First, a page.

Look around you. Triangles are everywhere! Any structure requiring a strong and rigid construction depends on triangles to achieve that goal. Even though they might not be obvious or even seen for that matter, triangles are at work wherever strength and rigidity are important.
The triangle is the only two dimensional polygon that if constructed of rigid members with hinged corners is absolutely fixed in shape up to the compressive and tensile limits of its members. A square, for example, can easily be mis-shapen into a parallelogram.

When a force is applied to a triangle comprised of rigid members with hinged corners there is no movement. A similarly constructed 4 sided polygon (a square in this case) movement is easily achieved as shown by the dotted lines.

All other polygons are similarly susceptible to flexing. However, other shapes can be rigidized by rigidizing their internal angles through the use of triangles. The rigidizing triangular members are often called "gussets" and, although they may not extend the total length of the members they rigidize, they effectively make the two connecting members into a single rigid component. When enough internal angles are rigidized in this way, the overall polygon is reduced to a triangle and is, in fact, rigid.
The hexagonal object at the left can be easily deformed. The same hexagonal object with the addition of triangular gussets becomes a virtual triangle as connecting members are rigidized by the triangular gussets.

The strength of triangles also extends to the three dimensional world. A pyramid comprised of four triangles is the three dimensional analog of the triangle in the two dimensional world. Any three dimensional object that can be reduced to a collection of triangles by adding triangular gussets is similarly rigid.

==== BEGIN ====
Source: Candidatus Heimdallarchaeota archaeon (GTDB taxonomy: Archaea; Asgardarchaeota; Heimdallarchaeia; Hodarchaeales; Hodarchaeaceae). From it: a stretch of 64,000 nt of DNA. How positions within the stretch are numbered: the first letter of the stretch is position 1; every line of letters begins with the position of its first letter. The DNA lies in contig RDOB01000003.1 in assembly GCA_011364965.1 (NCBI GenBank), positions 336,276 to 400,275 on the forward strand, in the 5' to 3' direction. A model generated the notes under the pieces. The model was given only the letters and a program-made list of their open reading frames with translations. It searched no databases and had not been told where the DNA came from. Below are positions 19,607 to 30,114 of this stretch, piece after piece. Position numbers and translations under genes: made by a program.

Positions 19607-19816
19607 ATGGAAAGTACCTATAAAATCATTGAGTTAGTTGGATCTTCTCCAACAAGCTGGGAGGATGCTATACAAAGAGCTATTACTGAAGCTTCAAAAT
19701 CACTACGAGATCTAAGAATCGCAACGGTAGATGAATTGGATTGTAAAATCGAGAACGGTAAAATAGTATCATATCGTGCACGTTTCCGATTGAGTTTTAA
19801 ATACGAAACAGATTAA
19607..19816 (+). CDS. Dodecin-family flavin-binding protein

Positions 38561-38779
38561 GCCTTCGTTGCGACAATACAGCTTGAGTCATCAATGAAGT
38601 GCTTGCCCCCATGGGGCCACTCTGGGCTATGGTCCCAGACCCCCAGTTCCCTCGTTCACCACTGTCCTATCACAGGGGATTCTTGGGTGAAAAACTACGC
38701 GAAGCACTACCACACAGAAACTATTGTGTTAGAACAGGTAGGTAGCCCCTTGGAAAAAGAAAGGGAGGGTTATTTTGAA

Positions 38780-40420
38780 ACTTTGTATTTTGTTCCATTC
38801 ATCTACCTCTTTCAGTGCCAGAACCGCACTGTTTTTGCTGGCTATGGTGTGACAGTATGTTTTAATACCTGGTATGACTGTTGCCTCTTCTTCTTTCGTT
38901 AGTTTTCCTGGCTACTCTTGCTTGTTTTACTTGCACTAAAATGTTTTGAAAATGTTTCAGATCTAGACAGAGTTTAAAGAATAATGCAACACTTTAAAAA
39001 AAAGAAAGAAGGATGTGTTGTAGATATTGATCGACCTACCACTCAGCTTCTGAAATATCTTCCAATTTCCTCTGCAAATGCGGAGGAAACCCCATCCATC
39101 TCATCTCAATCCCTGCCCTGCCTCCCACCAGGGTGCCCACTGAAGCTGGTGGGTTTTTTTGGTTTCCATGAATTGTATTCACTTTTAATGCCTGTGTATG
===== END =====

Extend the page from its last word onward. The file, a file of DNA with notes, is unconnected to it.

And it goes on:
This pier uses nearly uncountable triangles to achieve strength.

Most of you will recognize this as the famous "golf ball" at EPCOT in Walt Disney World. At first glance the strength of triangles is not immediately evident.

A closer look will reveal that the strength of the structure is achieved by using a myriad of small triangles! (I heard once exactly how many there are but "myriad" will have to suffice for now.)

The thing I find really cool about triangles is that the mathematics of triangles is wrapped up in a very neat package called trigonometry. Most of us rememer that our study of "trig" was a relatively short course with a "beginning" and an "end." There is just so much and that's all there is! I remember my trigonometry text was a little brown book which was, at most, 1/2" thick. In contrast, most mathematical disciplines seem to have no obvious beginning or end. Perhaps Differential Equasions would serve as an example???
There is also something mysterious about triangles that extends beyond the world of mathematics and engineering. Our government, for example, is made up of three branches, the Executive, the Legislative and the Judicial. Christian religions are based on the "holy trinity" comprised of the Father, the Son and the Holy Ghost. This is not to be confused with the "holy trinity" of onions, celery and green pepper which is at the center of many culinary concoctions including "gumbo." The triangle is also a central tool and one of the symbols of the Free and Accepted Masons which extend back to before the beginning of recorded history.
Triangles, then, are special not only the physical world but, seemingly, in the intellectual world as well. One can't help but imagine what brought the simple triangle to its gigantic stature in the universe. One can't also help but imagine the limits of its strength. Take a moment to ponder the triangle. Isn't it amazing?
FJF

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